Book Review: ‘Pilot Impostor’ Proves James Hannaham One of America’s Most Inventive Writers


James Hannaham’s first two novels, “God Says No” of 2009, and “Delicious Foods,” winner of the 2015 PEN / Faulkner Prize, propelled him to the top of inventive American writers. From now on, the publication of “Pilot Impostor” should secure its place at the top. Hannaham is not only creative or incredibly gifted or intellectual or supremely original, but he is also all of these distinctions at the same time. This book defying genres of compressed prose, poetry and imagery is the product of a mind – and a heart – pushing the artistic speedometer to the red line.

Its genesis was a flight to Lisbon just after the 2016 election. Hannaham read Fernando Pessoa, the great modernist who inhabited a multiplicity of voices he called heteronyms – some 70+ characters who were both aspects of him – even and whole fabric creations. This protean assemblage offers Hannaham the perfect entryway for an exploration of self, awareness and creativity.

“Pilot Impostor” is the record of a black man observing himself observe a deeply particular moment. The controls of the American experiment were newly in the hands of a man who embodied the “poisoned cocktail of rigged experience and self-confidence,” as Hannaham described in an essay in Bookforum. The role of algorithms in determining what we perceive was increasingly insidious. And he was on his way to a country which had given birth to both the transatlantic slave trade and the strange genius of Pessoa.

The book delves into these themes, and many more, all linked by Hannaham’s visual art and short textual performances, stills from aerial disaster videos, screenshots and fragments of the work of Pessoa. The book is fused so well that it’s hard to extract an example, but I was particularly struck by a list piece titled “To Confound Forensics”. This surreal compilation of ways to get away with murder (# 16: “Be a chimera.”)

Hannaham suggests that each of us now encompasses such a multitude of heteronyms, to fuel algorithms that then feed us, can make anyone a Pessoa. What is the self and how can we know it? The role of chance in determining experience is perhaps the primary subject, but far from the only one, of this ingeniously faceted book. It comes back again and again to the weird fact that much of life now takes place inside a box outside of ourselves to which we outsource our thinking. The computer looks at things for us, thanks to the removal of the eye from the camera; he remembers things that we will forget; with its help, we create alternative “profiles” or selves.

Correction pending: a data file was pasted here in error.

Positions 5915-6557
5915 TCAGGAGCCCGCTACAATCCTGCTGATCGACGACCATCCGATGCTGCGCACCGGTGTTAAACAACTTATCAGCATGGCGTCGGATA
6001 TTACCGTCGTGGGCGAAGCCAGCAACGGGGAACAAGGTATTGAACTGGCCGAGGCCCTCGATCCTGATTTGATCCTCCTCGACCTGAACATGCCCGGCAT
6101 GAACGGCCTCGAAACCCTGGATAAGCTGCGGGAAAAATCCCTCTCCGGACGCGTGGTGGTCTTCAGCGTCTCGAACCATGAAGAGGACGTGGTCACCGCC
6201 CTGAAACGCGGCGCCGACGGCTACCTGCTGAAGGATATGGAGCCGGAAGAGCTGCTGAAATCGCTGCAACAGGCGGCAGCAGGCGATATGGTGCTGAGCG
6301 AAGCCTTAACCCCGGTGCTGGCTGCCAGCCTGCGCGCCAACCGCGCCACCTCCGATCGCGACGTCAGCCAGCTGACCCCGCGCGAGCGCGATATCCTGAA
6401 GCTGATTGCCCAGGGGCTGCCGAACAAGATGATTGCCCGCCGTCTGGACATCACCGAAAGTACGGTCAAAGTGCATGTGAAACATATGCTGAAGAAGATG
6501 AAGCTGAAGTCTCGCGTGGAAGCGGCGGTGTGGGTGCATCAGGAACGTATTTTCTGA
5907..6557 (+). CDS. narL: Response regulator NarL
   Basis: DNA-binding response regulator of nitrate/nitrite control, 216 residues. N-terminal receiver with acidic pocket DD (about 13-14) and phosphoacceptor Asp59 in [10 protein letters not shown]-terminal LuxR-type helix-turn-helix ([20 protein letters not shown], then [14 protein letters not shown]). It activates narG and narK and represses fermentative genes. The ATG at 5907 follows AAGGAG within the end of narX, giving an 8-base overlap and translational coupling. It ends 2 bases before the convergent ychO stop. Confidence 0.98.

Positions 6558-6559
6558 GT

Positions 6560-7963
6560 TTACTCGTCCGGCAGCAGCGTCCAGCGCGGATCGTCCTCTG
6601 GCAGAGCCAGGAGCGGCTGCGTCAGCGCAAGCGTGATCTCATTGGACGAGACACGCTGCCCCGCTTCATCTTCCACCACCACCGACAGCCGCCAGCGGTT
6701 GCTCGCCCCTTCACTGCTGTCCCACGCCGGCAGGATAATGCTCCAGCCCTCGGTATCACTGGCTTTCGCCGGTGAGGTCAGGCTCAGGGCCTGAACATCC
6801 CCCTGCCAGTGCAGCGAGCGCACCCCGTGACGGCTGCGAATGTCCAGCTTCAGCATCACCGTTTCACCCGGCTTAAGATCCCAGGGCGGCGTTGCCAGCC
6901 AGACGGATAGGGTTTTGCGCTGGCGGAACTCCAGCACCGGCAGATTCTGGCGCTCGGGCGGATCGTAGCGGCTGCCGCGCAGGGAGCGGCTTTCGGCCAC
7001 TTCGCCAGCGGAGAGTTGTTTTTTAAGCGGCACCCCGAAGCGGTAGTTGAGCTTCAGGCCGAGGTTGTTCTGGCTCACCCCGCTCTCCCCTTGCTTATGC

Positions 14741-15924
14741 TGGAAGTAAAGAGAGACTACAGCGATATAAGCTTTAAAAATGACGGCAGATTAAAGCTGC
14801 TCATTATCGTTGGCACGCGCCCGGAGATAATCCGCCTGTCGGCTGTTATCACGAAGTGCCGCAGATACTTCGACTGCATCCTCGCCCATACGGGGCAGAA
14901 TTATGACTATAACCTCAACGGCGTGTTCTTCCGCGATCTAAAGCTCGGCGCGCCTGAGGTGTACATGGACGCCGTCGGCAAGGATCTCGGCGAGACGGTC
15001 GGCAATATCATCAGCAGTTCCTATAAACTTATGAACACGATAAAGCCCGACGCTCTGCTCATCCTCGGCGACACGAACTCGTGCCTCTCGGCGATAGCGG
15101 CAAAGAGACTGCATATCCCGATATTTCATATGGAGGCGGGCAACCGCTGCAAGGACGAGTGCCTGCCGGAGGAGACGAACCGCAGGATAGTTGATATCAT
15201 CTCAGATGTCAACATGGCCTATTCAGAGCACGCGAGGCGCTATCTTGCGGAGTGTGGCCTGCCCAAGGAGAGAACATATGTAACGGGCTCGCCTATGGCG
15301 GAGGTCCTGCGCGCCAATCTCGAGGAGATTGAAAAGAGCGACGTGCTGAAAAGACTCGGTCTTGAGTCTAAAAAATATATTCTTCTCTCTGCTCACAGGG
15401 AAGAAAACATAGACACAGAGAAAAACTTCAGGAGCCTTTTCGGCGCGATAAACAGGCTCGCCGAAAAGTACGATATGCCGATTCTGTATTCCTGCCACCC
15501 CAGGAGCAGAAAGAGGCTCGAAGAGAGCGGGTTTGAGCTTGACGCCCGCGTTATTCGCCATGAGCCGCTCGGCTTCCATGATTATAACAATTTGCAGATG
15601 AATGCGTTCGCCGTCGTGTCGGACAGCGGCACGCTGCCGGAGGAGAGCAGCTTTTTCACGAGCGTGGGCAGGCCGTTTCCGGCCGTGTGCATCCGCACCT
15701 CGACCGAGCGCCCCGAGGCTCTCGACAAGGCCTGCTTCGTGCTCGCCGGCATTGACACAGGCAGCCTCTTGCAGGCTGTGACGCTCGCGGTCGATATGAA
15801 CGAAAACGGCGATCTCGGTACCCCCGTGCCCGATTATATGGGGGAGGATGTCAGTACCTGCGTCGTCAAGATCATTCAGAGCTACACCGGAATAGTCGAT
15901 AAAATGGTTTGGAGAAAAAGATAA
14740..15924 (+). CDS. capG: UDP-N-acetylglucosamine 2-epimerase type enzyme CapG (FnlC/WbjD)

The idea that consciousness is only a contingent arrangement of fragments of experience is reflected in both the structure and content of the book. Hannaham’s short texts – philosophical inquiries, experimental and speculative fictions, prose and poems, even a Bowlesian sonnet – each respond to a brief portion of Pessoa’s poetry floating suggestively in the page margins. These in turn respond to each other, while the author’s subtle ordering raises the question of whether it is possible to one day know the “real” Pessoa. (Answer: is there really someone?)

“Pilot Impostor” has as many beautiful gears as a Swiss watch. Its many organizing principles mean that self-creation only happens over time – we become more “ourselves” as we accumulate the sediment of what happens to us by chance. Some of them are accidents. Some are delivered in our DNA. But we still make something of it – a cognitively informed narrative, a fictional projection, a work of art. Or a book that accomplishes them all.

The visuals are here in conversation with the texts, themselves in conversation with the fragments of Pessoa. Video footage of air disasters, as well as hoax footage that is proliferating online – like the meme known as the “9/11 Tourist Guy” that claimed to show a man on the deck of the World Trade Center moments before a plane does not strike – comment on the ways in which digital obsessions are taking shape.

Other images include the miniature photo assemblies of surfaces (Portuguese tiles, stained glass and mosaics) and openings (sky, grids and perforations), still carrying their digital sizing tools. With them, the artist proposes that factuality is contextual and that perception is only an artifice of composition.

Hannaham’s signature sneaky humor is often accompanied by a surprise touch of acid. Her debut novel is a comedic but compassionate exploration of race, sexuality, and religious hypocrisy that tempers her outrage with absurdism. His second postulates the persistence of the plantation slavery system in contemporary society; where there were chains and whips, there is now drug addiction, for the same purpose. Famous, one of the central characters of “Delicious Foods”, with his own idiosyncratic voice, is crack. Ventriloquism is just one of Hannaham’s many talents.

Melissa Holbrook Pierson is critic and author of “The Place You Love Is Gone”, among other books.


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